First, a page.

Teenagers don’t have the best reputation. They’re often called reckless and immature or written off as self-obsessed adult-haters. But as neuropsychiatrist Daniel Siegel watched his own kids make their way through adolescence, something occurred to him: This was nothing like all those pop-culture stereotypes.
When he couldn’t find a book written for adolescents about the changes happening in their brains, Siegel decided to write his own. He began looking into the science behind the teenage brain and “I was shocked to find the disparity between what science was saying and what popular views of adolescence are,” he says. “Then I thought, maybe this book should be for adults, too.”
The result was Brainstorm: The Power and Purpose of the Teenage Brain, which will be released later this month and is aimed at both teenage and adult readers. Several weeks before its publication date, the book was already ranked the second highest-selling book in Amazon’s parenting-of-teenagers subcategory — but Siegel is no stranger to bestsellers. A psychiatry professor at the UCLA School of Medicine, he has already written several of them, including The Developing Mind and The Whole-Brain Child.
He recently spoke with us about the brain during adolescence — a period that spans ages 12 to 24 — and explained why he says, with complete confidence, that “the reason we’ve populated every aspect of the planet is because of the courage of adolescents.”
Taking the second half of your subtitle first: What is the purpose of the teenage brain?
In Brainstorm you talk about four major aspects of the teenage brain, all of which seem geared toward those broader purposes. What are those aspects?
I love acronyms, and I call this one ESSENCE. ES is emotional spark. The lower parts of the nervous system rise up and affect the higher part of the brain — the cortex — which gives us this passion and vitality. The SE is social engagement. The brain is literally programmed to start having you turn to your peers rather than your parents and engage socially with your peer group. The brain’s change in dopamine drives you to experience novelty [N] as very rewarding, and that allows you to go out and take risks. And CE is creative expression. The brain is achieving new levels of complexity that open the mind up to creatively exploring the nature of reality in a new way.
Digging into that last one, you write that adolescence is “a golden age for innovation” and “the gateway to creative thinking.” Why is that?
When adolescence comes, we’re programmed from an evolutionary point of view to push away from the status quo. In concrete terms, we push away from our parents and parent figures. But from a more abstract sense, we start imagining the worlds that don’t quite exist yet. Those are the sources of creativity: this push against what exists to not only think out of the box but to actually re-imagine the world. If you look at the data even in science, which is a hard field, a lot of the new ideas come from people in their adolescence. That’s true in art and music, too, and obviously in technology.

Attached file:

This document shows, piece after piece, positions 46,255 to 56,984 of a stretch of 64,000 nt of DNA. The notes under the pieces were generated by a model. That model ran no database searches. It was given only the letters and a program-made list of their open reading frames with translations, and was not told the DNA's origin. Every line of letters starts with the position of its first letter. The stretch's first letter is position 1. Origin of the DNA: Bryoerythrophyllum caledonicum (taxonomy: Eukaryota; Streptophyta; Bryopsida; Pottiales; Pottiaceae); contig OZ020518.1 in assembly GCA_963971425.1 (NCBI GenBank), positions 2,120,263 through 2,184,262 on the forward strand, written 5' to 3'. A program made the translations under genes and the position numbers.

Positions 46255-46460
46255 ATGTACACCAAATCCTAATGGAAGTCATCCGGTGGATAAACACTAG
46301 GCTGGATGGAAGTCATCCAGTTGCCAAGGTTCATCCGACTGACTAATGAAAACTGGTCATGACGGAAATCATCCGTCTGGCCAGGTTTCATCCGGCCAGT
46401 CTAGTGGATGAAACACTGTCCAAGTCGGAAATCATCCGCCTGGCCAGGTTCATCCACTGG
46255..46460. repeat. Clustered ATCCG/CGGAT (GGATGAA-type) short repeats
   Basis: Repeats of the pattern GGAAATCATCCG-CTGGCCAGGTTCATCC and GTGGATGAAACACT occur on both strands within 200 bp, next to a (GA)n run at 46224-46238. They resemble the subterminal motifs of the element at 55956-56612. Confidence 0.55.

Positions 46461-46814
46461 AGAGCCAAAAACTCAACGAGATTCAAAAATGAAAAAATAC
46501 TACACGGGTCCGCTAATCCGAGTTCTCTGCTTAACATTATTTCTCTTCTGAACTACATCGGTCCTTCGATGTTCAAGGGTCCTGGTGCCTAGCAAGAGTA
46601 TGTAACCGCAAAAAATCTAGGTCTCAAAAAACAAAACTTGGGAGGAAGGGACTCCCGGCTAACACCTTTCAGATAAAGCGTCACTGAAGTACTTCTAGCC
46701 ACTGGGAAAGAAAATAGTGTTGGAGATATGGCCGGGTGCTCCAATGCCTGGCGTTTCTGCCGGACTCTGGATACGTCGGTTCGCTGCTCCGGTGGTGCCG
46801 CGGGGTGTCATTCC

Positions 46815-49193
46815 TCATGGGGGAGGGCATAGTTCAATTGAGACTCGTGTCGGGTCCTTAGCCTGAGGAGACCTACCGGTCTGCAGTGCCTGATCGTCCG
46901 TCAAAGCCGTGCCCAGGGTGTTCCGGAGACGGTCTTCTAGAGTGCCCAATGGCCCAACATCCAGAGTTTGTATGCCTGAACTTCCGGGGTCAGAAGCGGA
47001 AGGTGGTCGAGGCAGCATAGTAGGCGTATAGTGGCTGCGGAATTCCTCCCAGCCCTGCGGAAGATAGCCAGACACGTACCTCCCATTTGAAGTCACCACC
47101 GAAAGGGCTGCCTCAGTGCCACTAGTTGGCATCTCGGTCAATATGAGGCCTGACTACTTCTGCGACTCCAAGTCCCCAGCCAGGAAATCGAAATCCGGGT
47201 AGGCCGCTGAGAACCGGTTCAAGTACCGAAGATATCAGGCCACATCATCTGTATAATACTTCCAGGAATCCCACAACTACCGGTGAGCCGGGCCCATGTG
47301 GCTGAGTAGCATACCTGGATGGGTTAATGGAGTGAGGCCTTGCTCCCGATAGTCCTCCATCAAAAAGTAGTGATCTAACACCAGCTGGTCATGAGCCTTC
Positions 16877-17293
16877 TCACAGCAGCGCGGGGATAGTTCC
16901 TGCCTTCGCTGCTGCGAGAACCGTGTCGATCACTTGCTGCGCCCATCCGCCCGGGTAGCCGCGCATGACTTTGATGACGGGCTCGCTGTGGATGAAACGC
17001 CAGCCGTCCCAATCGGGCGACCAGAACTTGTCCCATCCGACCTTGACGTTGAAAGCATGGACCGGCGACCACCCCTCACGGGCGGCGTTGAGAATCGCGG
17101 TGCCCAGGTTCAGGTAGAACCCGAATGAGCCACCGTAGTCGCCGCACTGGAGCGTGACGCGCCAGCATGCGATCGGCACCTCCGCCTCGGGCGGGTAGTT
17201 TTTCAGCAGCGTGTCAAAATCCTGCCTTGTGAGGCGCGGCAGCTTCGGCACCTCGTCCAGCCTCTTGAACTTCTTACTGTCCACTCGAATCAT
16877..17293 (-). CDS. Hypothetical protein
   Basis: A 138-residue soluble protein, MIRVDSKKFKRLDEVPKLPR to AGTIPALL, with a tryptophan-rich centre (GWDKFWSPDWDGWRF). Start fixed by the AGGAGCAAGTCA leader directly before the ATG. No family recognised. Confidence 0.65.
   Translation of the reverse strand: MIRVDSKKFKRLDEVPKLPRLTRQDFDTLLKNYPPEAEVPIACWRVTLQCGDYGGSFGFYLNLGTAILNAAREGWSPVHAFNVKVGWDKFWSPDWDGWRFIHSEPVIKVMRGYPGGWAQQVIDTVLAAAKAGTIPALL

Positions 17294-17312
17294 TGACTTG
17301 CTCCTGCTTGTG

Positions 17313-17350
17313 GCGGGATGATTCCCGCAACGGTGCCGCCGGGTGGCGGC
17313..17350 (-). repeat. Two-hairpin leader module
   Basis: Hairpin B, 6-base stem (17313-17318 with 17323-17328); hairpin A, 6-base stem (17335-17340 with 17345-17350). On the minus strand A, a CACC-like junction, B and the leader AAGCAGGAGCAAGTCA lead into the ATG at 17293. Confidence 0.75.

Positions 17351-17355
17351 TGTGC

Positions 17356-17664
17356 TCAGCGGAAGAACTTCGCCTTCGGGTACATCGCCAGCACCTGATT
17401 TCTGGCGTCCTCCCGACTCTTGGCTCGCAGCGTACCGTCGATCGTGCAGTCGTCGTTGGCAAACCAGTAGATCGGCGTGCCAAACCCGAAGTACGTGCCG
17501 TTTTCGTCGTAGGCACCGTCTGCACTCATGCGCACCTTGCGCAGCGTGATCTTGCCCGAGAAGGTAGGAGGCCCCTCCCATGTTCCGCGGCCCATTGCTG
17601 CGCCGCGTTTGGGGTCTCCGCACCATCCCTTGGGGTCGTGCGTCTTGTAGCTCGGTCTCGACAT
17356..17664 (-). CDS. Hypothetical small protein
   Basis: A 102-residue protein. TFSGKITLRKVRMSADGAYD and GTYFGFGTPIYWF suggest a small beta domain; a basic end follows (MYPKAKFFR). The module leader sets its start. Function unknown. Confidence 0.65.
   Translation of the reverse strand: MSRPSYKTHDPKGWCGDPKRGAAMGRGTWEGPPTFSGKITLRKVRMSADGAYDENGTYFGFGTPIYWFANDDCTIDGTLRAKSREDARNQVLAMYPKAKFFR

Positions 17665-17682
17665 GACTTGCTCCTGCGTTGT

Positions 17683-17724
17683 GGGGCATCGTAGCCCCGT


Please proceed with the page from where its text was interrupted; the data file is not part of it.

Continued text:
How does ESSENCE apply to adults? Is it something we can hold on to through life, or at least reclaim now that we know about it?
The ESSENCE of adolescence is something you don’t ever have to let go of, but if you have and now you need to reclaim it, there are things you can do. To get your emotional spark back, I would suggest using mind-training practices to enhance your awareness of non-verbal signals that arise from your body. You also get used to the familiar and the routine as an adult. To bring back novelty, simply try new things; introduce new things into your life on purpose.
You also write that it’s inaccurate to dismiss adolescents as simply impulsive. In fact, you say that they can actually be too rational when making risky decisions.
The research term is hyper-rational thinking. It’s related to the idea that the appraisal centers of your brain highlight and emphasize and amplify the meaning and significance and import of a positive aspect of an experience. If I’m going to drive a car 100 miles an hour, it would be how thrilling that will be. The potential cons — I could crash into a tree, I could kill someone, I could kill myself — are minimized. When you hyper-rationally do your calculation, you say that the chances are very likely everything will be fine. There may be a five percent chance I’ll crash but a 95 percent chance I won’t. Sadly, the hyper-rational thinking accurately assess probabilities, but it de-emphasizes the severity of the negative outcome, simply because there’s only a slight chance it will happen.
What are some of the other major myths you discovered about adolescence?
One is that to grow up, adolescents need to be totally independent of adults. In fact, adolescents need adults in their lives. We don’t have much in the structure of modern society that provides trusted, non-parental adult figures that the adolescent — whose brain is naturally pushing away from parent figures — can turn to during this transformative period of life. We need to rethink that as a society.
I also disagree with the belief that adolescence is this horrible time of life that you just have to get through. I think the courage to creatively explore the world is an untapped resource for humanity. If we don’t work together to solve some of the world’s most pressing problems with the help of adolescent minds, then we’re not going to do so well.
Is there something that still puzzles you about the teenage brain, even after writing a book about it?
So many things! Mostly there are fundamental questions about how we can reach individuals entering the adolescent period to minimize danger to themselves or others. We need to really think deeply about how to develop communities of support for teens.Photo: Son of Groucho/Flickr
This post was originally published on Smartplanet.com